Leahy And Murray Introduce Legislation To Limit Warrantless Vehicle Stops And Property Searches Near The Border
U.S. Senators Patrick Leahy (D-Vt.) and Patty Murray (D-Wash.) Thursday introduced legislation to establish critical privacy protections in the United States by limiting the unreasonably wide “border zone” within which Department of Homeland Security (DHS) officers may – without warrants – stop vehicles and search private land for the purpose of patrolling the border.
Currently DHS officers have broad legal authority to stop vehicles and search private land, without warrants, for the purpose of patrolling the border. Yet the border has been defined to include a 100-mile “border zone” in which DHS officers may conduct such stops, including marine borders. This geographic area contains nearly two-thirds of the population of the United States. Under new directives from the Trump administration, Customs and Border Protection (CBP) agents in Vermont and in Washington State recently have boarded Greyhound buses without a warrant and inquired about the citizenship of passengers, and international college students have been targeted for questioning about their legal status. In Maine and New Hampshire, immigration checkpoints have been set up on interstate highways, and in Montana, a CBP agent even stopped an American citizen simply for speaking Spanish.
The new legislation would reduce the “border zone” in which DHS officers can stop vehicles to search for aliens from 100 miles down to 25 miles, and would reduce the zone in which DHS officers may enter onto private property (except houses) from 25 miles down to 10 miles. It would also prohibit DHS from stopping a vehicle at dragnet-style immigration checkpoints further than 10 miles from the border, without reasonable suspicion that an occupant is in the U.S. illegally.
The bill will be referred to the Senate Judiciary Committee, where Leahy is a leading member.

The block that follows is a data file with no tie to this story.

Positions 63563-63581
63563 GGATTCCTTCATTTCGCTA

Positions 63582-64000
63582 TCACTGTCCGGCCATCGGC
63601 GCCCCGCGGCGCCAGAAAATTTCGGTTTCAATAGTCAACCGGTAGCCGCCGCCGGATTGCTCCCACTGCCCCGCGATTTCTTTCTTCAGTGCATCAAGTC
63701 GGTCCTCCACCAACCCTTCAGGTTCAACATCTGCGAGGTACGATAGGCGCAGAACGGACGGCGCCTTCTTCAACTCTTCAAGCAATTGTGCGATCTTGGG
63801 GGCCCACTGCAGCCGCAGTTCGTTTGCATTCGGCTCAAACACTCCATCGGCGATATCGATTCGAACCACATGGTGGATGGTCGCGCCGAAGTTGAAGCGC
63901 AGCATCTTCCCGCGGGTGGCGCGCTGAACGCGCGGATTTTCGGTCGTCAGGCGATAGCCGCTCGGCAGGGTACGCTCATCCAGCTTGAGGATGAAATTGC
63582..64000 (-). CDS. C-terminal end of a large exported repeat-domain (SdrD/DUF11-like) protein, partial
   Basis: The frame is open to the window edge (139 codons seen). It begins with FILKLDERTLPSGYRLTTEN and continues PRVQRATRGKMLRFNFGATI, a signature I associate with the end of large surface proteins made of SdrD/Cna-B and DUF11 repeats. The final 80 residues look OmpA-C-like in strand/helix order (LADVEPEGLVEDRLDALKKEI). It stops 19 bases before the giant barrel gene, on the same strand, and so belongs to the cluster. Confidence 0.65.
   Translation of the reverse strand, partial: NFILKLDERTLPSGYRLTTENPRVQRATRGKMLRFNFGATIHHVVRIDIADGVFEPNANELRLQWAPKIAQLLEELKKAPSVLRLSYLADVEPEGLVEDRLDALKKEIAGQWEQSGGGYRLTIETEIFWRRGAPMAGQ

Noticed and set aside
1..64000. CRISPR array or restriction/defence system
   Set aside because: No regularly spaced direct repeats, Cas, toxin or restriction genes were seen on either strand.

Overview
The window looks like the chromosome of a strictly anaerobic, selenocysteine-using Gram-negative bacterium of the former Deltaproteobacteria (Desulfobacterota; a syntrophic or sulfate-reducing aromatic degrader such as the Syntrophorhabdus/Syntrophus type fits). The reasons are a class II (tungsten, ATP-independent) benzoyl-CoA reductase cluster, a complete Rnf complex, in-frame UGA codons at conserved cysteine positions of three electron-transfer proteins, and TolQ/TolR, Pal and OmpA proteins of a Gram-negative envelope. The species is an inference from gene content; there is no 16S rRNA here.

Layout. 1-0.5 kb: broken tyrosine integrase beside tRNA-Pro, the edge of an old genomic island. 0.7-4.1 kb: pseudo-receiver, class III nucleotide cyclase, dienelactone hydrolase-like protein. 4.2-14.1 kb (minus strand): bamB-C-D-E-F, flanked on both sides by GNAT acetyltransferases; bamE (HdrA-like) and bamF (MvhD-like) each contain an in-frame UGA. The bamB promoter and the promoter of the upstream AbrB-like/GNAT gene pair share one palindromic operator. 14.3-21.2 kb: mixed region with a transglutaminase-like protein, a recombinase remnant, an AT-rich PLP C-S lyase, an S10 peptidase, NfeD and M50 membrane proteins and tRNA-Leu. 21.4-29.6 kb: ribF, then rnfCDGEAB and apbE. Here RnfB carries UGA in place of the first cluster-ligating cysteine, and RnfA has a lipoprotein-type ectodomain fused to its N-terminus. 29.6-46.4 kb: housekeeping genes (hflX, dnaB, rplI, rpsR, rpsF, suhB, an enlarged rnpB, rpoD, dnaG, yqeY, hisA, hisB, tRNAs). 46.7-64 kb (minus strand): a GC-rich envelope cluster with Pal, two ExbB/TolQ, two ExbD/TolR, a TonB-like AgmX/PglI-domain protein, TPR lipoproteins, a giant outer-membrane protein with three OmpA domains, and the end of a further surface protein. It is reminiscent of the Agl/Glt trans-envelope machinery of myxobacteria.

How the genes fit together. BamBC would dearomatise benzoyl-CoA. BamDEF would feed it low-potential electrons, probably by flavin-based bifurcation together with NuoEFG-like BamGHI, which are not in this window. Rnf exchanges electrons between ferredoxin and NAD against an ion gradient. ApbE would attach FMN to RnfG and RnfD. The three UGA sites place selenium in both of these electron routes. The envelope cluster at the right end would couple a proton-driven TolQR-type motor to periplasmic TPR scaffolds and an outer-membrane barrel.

Leahy said: “This is about ensuring that every person in this country receives the constitutional protections to which they are entitled. Vermonters have rightly been concerned about these expanded border zone searches. They believe, as I do, that once inside our country the phrase ‘show me your papers’ does not belong inside the United States of America.”
Murray said: “Simply living or traveling near the border is not a sufficient reason to hassle or detain people in Washington State. This bill would reset the balance between giving federal law enforcement the tools they need to protect the border and protecting the rights of families and communities who live or travel nearby our national borders.”
Statement of Senator Patrick Leahy (D-Vt.)
On the Introduction of the Border Zone Reasonableness Restoration Act of 2018
June 28, 2018
Today, I am joining with Senator Murray in introducing the Border Zone Reasonableness Restoration Act of 2018. This legislation, if enacted, will establish critical privacy protections for Americans by limiting the unjustifiably wide “border zone” within which Department of Homeland Security officers may – without a warrant – stop vehicles and search private land for the purpose of patrolling the border.